All booms create excesses and excesses are painful as the excesses from the boom are worked off and worked out. And that is the process we are in, and in the past it has taken 13 to 17 years to work off those excesses. And we are still not even through year five. 

Click the play button below to listen to Chris' interview with Charles Biderman (runtime 36m:10s).

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kato's picture

no problem:

just be at least connected to a big finance guy.

Vampyroteuthis infernalis's picture

The big boys require a bag holder to dump their overpriced shares on when they move to the exits. Currently, the number of suckers is low. It will be HFT vs insider vs market maker when the fire alarm is setoff.

neidermeyer's picture

I want front row tickets on that day...

Deo vindice's picture

He says, "We've never experienced the unwinding of an entirely manipulated financial system, so we can't predict for sure. But at this point, a painful collapse of our markets and loss of the US dollar as the world's reserve currency seem entirely plausible."

I vote for that as the understatement of the year.

WhiteNight123129's picture

Just possible: It is almost a certainty that a country which has only around 5% of the world population and see its share of world GDP shrink every year, and with its fiscal situation and irresponsibility toward the reserve currency other countries use, add to this that the second largest economy and largest creditor of the US is excluded from the world monetary discussions, you have aberrations everywhere in the current situation. The US dollar is just a dead man still walking a few steps.

centerline's picture

Don't blink.  When the the first big boy goes for the exits, the bots will squash everything in a matter of seconds.  I figure I will be reviewing it post mortem.  Looking forward to the Nanex report.

DeadFred's picture

You strike at the essence to the situation but are assuming someone does head for the exit.

"The law of supply and demand still exists and for stock prices to go up, there has to be more money buying those shares. There is no other way in aggregate that that could happen. "

Bidderman is right, but the amount of money does not have to be huge as long as the volume remains a vaporous wisp and as long as NO ONE heads for the exits.

Explore the limits of the current Ponzi system.

SPY has a market cap of 100B selling at just north of $140/share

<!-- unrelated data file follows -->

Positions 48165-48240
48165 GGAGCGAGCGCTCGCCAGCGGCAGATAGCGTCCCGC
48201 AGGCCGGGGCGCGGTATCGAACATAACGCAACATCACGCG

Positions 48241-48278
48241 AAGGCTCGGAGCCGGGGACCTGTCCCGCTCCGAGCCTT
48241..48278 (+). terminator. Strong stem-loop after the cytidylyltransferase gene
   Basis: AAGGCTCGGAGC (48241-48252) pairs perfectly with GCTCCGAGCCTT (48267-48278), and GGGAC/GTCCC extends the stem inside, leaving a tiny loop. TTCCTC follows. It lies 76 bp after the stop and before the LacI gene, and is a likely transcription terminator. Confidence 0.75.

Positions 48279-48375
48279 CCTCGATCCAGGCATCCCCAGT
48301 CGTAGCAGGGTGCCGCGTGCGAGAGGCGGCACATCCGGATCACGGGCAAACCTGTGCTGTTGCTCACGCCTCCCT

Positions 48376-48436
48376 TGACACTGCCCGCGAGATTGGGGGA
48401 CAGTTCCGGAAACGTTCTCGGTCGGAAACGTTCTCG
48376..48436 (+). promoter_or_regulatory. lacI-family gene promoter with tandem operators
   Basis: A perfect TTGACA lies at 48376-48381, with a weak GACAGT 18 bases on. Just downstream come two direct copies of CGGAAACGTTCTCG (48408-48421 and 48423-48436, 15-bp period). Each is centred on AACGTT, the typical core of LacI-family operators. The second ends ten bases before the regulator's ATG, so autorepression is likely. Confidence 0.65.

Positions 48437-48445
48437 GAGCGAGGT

Two HFTs each have 1,000 shares and they are the only ones trading. To make average volume they have to trade those twenty lots back and forth every 2 milliseconds, piece of cake for them to do. After a full day of HFT meltup they've pumped the price of SPY up 10% (hypothetically). In order to increase the market cap of SPY 10 BILLION dollars each HFT only had to pony up $14,000 dollars from millions of micro-penny installments.

I know the premises here are never going to happen but taking the demise of market volume to the extreme demonstrates that it doesn't take overly much to ramp this market as long as no one jumps ship. This example becomes more realistic if you move the ramp ups to the futures market and let's say drive away futures players by hypothetically making one or more of the futures brokers go broke and vaporizing both the customers deposits and their trust in the markets.

If I were an evil group of Wall Street manipulators with the backing of the Fed and Treasury I would set about:

driving away retail investors (especially in the futures market)

driving away or co-opting the hedge funds

driving away the day traders, pretty much in that order.

But fortunately I'm not an evil Wall Street manipulator so what do I know?

The biggest problem is how do they keep big players from defecting best by defecting first? My conspiratoral mind hasn't come up with that one yet (but I'm still trying)

Peter Pan's picture

Are you serious? It will be like asking to be 500 metres away from where an atomic bomb goes off. Chances however are that trading on the stock markets will cease due to some "terrorist" act rather than allow them to melt. And the rest of the world will follow suit.